Oh no! Not her again! This time we get lucky. We get the Good Witch. She is much nicer. She takes our papers, shuffles through them, rearranges them, takes our money, prints something out and sends us back to the professional lady. She presents us with our Temporary Import Permit. Good for ten years. (Thank God for small favors.)
Finally, we're done!
Nope. Now we must go to ADUANAS, office of customs. New window, new character. I would say he is like the SCARECROW in his stature and maybe even a little in his intellect, not sure. Jay fills out forms declaring what we do and do not have on our boat. They have a procedure. They have a stoplight in the office. Really, a real stoplight. Underneath the stoplight is a button. Jay has to push the button. If it is green, all is good. If it is red, sirens go off and they take you in a van to board your boat.
"You push button." says the SCARECROW.
Don and I look at Jay and say, "You know that button is going to turn red, right?"
Jay scowls and pushes the button.
It turns red and sirens go off. Steam starts to escape from Jay's ears. Realizing Jay is about to crack, Magic Juan (as we came to call him) whisper's something to him.
"Did you say I should give him money?" Jay asks indignantly. Juan starts to say something else when he is interrupted. It is time for the office to close and the SCARECROW wants to go home. He ask Jay some questions, to which he answered no to every one and then had him fill out another form.
Now we can go on our way. We ask Juan directions to town. All we want now is some food and a marguerita.
"No." He says. "You must come back with me to the marina. We have to make copies of all your paperwork for our files."
Now, I've had it too. "So, you will arrange for a free shuttle into town then?" I half ask and half demand.
"Si, senora, of course."
So, after an all night sail and an all day adventure at the office of immigration, we finally sat down to eat at 5pm. When we arrived back at the boat, all heads were asleep before they hit the pillow, which I think was around 6:30. That is why Jay and I were awake at 1am, wondering, what just happened? What was that all about?
This was my version. Below is Jay's version.
THE IMMIGRATION SHUFFLE
(Sung to the tune of "Hokey Pokey")
You put your passport in
They take your passport back
You sign a bunch of papers
And they take them all back
You go to window one
And then to number three
Pesos are flying out.
You see a bunch of boaters With papers all around.
A bunch of curt officials Who seem to be profound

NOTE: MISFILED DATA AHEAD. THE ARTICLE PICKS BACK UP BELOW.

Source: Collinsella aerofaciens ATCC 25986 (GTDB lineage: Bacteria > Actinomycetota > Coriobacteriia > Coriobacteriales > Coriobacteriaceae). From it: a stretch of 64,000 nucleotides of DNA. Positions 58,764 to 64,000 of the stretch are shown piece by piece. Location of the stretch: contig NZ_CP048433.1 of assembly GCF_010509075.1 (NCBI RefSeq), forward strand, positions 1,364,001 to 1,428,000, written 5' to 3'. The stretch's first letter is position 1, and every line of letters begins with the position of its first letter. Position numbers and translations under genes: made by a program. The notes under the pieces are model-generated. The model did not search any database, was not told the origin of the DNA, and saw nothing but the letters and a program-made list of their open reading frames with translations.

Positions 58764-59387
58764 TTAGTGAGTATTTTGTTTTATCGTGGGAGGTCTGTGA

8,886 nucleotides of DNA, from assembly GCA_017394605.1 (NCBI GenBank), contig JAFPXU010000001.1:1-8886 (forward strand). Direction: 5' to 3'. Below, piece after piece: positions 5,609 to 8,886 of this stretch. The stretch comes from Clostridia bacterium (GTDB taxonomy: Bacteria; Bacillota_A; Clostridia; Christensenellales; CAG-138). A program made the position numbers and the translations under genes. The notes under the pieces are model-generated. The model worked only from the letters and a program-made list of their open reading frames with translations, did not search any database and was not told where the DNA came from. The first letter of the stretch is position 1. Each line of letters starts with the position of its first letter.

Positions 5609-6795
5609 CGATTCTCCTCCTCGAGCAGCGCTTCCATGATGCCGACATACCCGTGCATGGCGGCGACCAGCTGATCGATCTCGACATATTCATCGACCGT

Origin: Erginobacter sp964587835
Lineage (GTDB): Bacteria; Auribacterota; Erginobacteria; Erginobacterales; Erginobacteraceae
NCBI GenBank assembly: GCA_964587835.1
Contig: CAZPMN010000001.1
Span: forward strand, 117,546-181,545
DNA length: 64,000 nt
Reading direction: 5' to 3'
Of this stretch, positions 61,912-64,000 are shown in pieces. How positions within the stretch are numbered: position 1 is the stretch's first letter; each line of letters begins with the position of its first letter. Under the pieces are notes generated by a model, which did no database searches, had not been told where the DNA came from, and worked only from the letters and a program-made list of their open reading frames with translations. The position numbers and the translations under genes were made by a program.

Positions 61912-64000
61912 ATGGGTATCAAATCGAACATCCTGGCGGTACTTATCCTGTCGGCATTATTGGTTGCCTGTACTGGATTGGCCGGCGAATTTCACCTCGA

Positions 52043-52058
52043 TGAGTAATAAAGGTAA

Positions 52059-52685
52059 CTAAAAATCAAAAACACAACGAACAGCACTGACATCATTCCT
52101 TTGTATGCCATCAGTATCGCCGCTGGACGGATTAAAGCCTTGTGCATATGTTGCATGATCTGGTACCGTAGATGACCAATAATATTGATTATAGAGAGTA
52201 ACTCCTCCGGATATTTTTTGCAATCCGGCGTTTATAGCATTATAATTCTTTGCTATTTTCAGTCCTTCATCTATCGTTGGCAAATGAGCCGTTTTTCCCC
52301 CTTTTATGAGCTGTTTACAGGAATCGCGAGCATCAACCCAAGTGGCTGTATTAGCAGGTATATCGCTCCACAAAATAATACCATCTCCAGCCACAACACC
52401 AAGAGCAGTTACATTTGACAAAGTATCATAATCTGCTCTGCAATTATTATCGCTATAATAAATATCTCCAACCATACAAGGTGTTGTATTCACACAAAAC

Shuffling all those papers, Visas and the like
That's what it's all about
You move around the room
And now it's in the gloom
Smells and heat get to ya
And even feels like doom
Window number three,50 dollars please
The banks a banjercito
I just want a mojito
That's what it's all about
Now you're almost ready,
Got your visas in your hand
You think you really made it
And you're feeling pretty grand
But wait there just a moment
There's just one last stop
Fill out new forms and copy
What you've already printed out
And wait, these are not original said the big aboriginal
Back to the boat by cab, but the gate key won't work
I'm beginning to feel like a jerk
Got the original, but it's expired,
I feel the heat and I'm perspired,
Back in the cab where Don has engaged,
The driver who responded so well to my Spanish,
We find he is now fluent in English
Back to number three and see What's waiting there for you
That's what is all about.
Got my visa and my passport Stamped in triplicate
Now, off to Aduanas to see if I am it
I push the big button Knowing full well that it will not be good sign.
I think Magic Juan will resign
The light turns red, I've had it.
It's time to close the doors
The official senses that I'll soon be on the floor. Magic Juan is whispering Something in my ear.
Does he want money or perhaps a beer
I know the word cerveza And I think I'll try it out
That's what it's all about
Well just another form, he says And I won't go to your boat
Any meat or guns or money For a loan that wouldn't float
Where is your boat he asks me
I was tempted to say.
Some place on a mooring
Very very far away.
He looks at me with compassion
And says it's ok
That's what it's all about
We'll, we think we got all through it,
Many copies in our hands.
However the marina Has alternate plans
We must import our boat
Now that we have all the papers in hand
Back to the marina In a very crowded van
The people are quite grumpy And ask for all our stuff
Welcome to our country In a voice that's quite so gruff
It's not the hokey pokey
And we still have all our limbs
We are now considered Immigrants
we say with such chagrin
Off for margaritas finally we share some grins,
That's what it's all about.